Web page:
Where ‘a la mode’ originated

French terminology has fallen by the wayside in all but a handful of restaurants in the US, with the exception of one term: à la mode, meaning served with ice cream. While it is ubiquitous now, the term used to mean something else entirely and was part of a broader ‘a la’ trend, as Gastro Obscura explains.

A term that directly translates as ‘in the fashion’, à la mode is a holdover from a time when elite restauranats around the world used coded terms on their menus. During the late 1800s, high-end restaurants, especially in the US, did not go into particulars in their menu descriptions. Instead, they used short terms usually derived from classical French cooking to indicate the style of the dish or sauce used in the meal. In the US, this culinary code was meant for a privileged few. “Rarely were these terms self-explanatory,” says Alan Davidson in The Oxford Companion to Food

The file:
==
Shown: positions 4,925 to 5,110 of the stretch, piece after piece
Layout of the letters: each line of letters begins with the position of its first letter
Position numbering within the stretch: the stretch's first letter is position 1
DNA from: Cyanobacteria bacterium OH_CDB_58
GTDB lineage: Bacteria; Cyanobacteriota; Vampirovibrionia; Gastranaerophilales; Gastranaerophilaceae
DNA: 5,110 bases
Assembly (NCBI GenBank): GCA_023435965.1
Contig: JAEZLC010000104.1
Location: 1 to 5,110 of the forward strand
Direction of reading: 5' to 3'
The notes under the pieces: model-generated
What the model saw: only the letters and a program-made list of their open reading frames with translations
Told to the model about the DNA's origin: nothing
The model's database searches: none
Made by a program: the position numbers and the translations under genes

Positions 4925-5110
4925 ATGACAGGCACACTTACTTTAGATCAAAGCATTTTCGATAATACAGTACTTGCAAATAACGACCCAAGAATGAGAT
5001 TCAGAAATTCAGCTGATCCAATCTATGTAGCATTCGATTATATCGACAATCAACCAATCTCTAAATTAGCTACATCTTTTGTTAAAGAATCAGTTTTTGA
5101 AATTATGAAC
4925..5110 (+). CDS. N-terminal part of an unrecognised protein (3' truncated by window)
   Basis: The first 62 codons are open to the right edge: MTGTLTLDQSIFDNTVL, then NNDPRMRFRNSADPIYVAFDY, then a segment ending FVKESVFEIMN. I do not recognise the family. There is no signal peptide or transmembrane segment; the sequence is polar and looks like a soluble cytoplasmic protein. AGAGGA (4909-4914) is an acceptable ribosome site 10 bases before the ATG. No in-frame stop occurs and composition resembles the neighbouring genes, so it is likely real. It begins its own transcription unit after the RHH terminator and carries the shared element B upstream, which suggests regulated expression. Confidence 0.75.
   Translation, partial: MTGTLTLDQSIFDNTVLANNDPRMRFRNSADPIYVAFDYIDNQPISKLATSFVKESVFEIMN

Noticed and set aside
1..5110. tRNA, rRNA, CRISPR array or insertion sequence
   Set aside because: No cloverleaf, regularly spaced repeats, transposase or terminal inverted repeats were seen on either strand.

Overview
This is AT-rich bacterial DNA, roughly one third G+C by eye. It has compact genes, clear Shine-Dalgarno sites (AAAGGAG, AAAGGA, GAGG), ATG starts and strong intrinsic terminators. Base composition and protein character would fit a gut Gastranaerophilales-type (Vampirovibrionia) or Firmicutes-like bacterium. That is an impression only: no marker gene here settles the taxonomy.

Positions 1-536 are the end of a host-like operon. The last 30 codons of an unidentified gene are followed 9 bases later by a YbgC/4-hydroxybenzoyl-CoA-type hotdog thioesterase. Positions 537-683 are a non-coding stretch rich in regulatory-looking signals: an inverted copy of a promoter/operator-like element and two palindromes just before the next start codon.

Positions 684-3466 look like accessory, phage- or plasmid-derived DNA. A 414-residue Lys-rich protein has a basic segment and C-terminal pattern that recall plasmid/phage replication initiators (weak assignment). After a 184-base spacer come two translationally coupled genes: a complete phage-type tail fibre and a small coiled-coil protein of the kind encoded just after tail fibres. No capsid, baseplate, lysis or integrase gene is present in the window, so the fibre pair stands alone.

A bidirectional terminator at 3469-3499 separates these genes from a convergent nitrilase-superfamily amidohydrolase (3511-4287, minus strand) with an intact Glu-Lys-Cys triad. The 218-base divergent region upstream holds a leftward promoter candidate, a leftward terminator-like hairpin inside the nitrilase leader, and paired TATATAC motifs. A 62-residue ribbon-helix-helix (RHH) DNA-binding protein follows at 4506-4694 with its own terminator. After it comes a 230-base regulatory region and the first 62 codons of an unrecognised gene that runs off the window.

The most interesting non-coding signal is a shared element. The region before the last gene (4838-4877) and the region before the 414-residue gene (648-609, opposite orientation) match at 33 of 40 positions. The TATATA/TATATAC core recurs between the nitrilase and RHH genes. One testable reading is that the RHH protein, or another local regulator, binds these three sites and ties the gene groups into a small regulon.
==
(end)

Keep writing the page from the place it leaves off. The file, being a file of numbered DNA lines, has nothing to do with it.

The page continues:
The terminology was extensive. Meat à la Bordelaise, for example, meant it was served with a red wine and beef broth sauce, and à la Milanaise referred to the custom in Milan of breading and frying meat.  Although this type of menu flourished in the mid and late 1800s, by the turn of the 20th century, the usage of à la descriptors was in decline.

There are a few holdovers of à la descriptors today, including à la mode, which has changed its meaning substantially since it was first put into use. In the 1800s, the term typically applied to beef with wine sauce, and not a dish served with ice cream. Two US cities lay claim to first using à la mode as ice cream served alongside dessert: Duluth, Minnesota, and Cambridge, New York. The transformation had become complete by the 1930s, and can still be found in diners and dives across the country.

Post a comment

Seen anything interesting? Let us know & we'll share it!